Tuesday, December 15, 2015

The Dragonbone Chair Book Review

by The Wanderer

Author: Tad Williams
Publisher: DAW Books
Genre: Epic Fantasy
Series:  Memory, Sorrow, and Thorn Book One
Pages: 766

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Tad Williams’ Memory, Sorrow, and Thorn is one of modern fantasy’s most influential series’.  Although it is written in a style similar to Tolkien, Williams gave the fantasy genre a more adult make over without taking the conventions developed by Tolkien completely off the rails.

To say the Dragonbone Chair kicks things off for Memory, Sorrow, and Thorn would imply that Williams hits the ground running, but this book really starts at a crawl. This is an excellent novel that takes a long time to get going, and less patient readers will likely lose interest.  For those who stick around, a well crafted world with a traditional fantasy plot and well developed characters will make Williams’ story and world well worth the time spent visiting.

In the land of Osten Ard, the great King Prester John lays dying as a great evil prepares to sweep across the land. The King’s two bickering sons, Elias and Josua, have vastly different approaches to how the land should be ruled once John passes.

A kitchen scullion named Simon apprentices with the alchemist Doctor Morgenes.  He begins to learn about the world and the history of the land. Simon will be swept in a quest to save the world from the Storm King and the mysterious group of people called the Sithi that he commands.

The Dragonbone Chair feels like Lord of the Rings 2.0.  The basic ordinary man rising up to fight a dark lord, aka the Tolkien plot mold, may be what Williams uses as his over-arcing plot, but Williams’ story never feels derivative. The moment to moment situations and worldbuilding are a lot different from the situations encountered in Tolkien’s Middle Earth.  In essence Memory, Sorrow, and Thorn channels the spirit of Tolkien’s writing, but it adds modern sensibilities.

Reading Memory, Sorrow, and Thorn you can see why George R.R. Martin said this was the series that was most directly responsible for his writing of A Song of Ice and Fire.  Williams opened the door for adult epic fantasy being published, Jordan, Martin, Hobb, and many others soon followed.

Although it’s told in 3rd person omniscient, readers almost exclusively follow the adventures of Simon the castle servant who likes to dream and adventure out into the world spontaneously.  This gets him trouble with the Mistress of Maids, Rachel, but it allows readers to explore and learn about Williams’ world. Readers spend a lot of time with Simon alone which means readers will get to know him and his thoughts real well.  It does however make for a slower paced book.  In essence this is a story that doesn’t pick up continuous momentum until about page 600, and considering that this book is close to 800 pages in length …. well lets just say patience is a virtue.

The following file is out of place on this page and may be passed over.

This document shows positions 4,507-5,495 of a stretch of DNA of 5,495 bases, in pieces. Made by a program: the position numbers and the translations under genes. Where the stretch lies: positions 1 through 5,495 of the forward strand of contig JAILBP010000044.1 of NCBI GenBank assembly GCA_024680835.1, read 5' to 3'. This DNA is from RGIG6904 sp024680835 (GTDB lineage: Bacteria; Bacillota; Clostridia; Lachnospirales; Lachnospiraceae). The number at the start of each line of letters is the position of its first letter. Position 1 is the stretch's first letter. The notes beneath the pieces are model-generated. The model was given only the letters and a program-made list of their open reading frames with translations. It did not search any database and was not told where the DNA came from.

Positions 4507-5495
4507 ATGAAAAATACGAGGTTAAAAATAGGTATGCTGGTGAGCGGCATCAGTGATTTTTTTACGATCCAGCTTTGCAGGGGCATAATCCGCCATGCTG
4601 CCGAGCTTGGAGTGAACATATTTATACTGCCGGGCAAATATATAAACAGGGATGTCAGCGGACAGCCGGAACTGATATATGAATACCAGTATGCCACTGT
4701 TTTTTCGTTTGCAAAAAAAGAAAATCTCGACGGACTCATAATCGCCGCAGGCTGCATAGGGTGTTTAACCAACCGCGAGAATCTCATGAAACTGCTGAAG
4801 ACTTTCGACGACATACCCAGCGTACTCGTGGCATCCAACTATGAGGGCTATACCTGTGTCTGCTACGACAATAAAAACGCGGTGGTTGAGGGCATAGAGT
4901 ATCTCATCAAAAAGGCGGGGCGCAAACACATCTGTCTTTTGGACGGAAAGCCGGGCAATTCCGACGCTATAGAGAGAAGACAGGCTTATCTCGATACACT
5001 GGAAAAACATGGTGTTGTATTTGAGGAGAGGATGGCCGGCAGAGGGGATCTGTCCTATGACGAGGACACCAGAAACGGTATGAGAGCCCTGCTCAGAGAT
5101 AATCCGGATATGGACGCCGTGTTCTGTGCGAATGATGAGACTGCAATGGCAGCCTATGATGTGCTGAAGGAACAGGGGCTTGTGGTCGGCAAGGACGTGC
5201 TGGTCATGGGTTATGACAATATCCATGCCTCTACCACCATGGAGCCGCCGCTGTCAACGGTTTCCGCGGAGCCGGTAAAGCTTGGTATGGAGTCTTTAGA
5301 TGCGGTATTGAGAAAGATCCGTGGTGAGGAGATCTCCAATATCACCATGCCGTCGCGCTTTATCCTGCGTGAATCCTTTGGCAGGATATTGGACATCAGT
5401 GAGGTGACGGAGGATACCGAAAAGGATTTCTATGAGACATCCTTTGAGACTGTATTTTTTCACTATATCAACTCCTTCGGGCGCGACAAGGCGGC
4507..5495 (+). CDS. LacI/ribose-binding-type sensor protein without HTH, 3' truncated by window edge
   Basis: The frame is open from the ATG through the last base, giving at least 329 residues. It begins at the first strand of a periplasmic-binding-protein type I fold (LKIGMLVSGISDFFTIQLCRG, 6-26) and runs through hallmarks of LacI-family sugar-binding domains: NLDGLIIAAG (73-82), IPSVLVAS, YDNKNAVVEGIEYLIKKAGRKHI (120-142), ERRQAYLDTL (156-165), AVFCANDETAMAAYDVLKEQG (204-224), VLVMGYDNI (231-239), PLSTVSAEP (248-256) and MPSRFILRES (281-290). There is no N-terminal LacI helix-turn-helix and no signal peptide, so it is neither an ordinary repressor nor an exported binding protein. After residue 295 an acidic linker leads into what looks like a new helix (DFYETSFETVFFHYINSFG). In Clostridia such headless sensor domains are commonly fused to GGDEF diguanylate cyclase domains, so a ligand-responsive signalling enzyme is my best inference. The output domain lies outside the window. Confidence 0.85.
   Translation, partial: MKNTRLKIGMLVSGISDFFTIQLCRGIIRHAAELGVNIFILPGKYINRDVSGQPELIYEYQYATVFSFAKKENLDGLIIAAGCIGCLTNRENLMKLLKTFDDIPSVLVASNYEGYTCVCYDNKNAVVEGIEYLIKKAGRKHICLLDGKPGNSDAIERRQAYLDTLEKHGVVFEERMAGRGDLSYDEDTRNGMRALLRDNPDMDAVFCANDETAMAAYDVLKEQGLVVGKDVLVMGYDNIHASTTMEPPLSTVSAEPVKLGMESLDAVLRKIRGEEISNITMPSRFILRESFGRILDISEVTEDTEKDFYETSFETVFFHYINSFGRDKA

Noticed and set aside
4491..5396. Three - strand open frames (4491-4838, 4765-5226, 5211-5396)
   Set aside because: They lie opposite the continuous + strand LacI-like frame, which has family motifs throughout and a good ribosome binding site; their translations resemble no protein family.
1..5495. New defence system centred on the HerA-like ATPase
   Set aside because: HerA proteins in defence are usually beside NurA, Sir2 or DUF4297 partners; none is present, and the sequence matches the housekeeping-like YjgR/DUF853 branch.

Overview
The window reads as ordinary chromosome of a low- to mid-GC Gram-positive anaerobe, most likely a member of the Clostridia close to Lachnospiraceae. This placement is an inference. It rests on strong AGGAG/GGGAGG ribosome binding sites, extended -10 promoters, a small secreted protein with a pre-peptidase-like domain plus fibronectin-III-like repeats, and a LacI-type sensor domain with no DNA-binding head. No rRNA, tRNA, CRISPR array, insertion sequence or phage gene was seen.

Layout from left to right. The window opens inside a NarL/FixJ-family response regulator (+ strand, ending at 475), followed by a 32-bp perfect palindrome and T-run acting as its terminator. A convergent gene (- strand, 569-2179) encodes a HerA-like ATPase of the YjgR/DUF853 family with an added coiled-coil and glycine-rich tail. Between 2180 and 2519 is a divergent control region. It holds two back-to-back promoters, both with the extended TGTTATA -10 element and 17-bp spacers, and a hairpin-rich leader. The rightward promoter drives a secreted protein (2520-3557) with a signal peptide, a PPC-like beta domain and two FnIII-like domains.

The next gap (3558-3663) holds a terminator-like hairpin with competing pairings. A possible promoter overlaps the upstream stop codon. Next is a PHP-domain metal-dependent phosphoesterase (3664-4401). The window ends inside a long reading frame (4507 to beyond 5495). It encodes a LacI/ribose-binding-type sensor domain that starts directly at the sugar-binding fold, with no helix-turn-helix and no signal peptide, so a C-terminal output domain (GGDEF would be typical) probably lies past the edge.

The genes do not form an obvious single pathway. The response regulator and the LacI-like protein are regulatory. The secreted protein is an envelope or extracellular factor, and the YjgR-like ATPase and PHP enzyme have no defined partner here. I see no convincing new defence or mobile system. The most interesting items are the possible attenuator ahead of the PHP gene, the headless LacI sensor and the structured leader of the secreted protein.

The ending that the Dragonbone Chair builds up to is handled well, but it isn’t mind blowing either.  Twists in the plot are fairly predictable, but that’s come to be expected in Tolkienesque fantasy.  Where Williams truly excels is with worldbuilding.  Osten Ard is chronicled with as much detail as Tolkien described Middle Earth, with a lot of descriptions to bring the reader into the world, so that they can breathe in the fresh air. The only Tolkienesque culture that makes its way into the story are trolls, but the similarities between Tolkien’s and Williams’ take on these creatures stops with the name.

Williams’ fantasy is also low in magic. There are words in made up languages that he uses for incantations, but none of them are in English, so whatever meaning is meant to be taken from spell casting is made ambiguous.  Language, and by that I mean the languages Williams tries to create don’t come out so well.  It was this aspect of the story that bothered me the most.  Tolkien had a gift for creating languages; his various forms of Elvish felt genuine and it also had the ability to ascend to something lyrical.  Williams does not have the same gift, and many of the sections that feature non-English segments took me out of the story, rather than created an element of culture to identify with.

Williams is truly the American Tolkien – He’s American and Memory, Sorrow, and Thorn is the story that most closely resembles Lord of the Rings that wasn’t written by Tolkien. If you’re looking for something similar to Lord of the Rings this is your book. If you value worldbuilding and don’t mind a more traditional story, than the Dragonbone Chair is definitely worth looking at.

Score: 8.4

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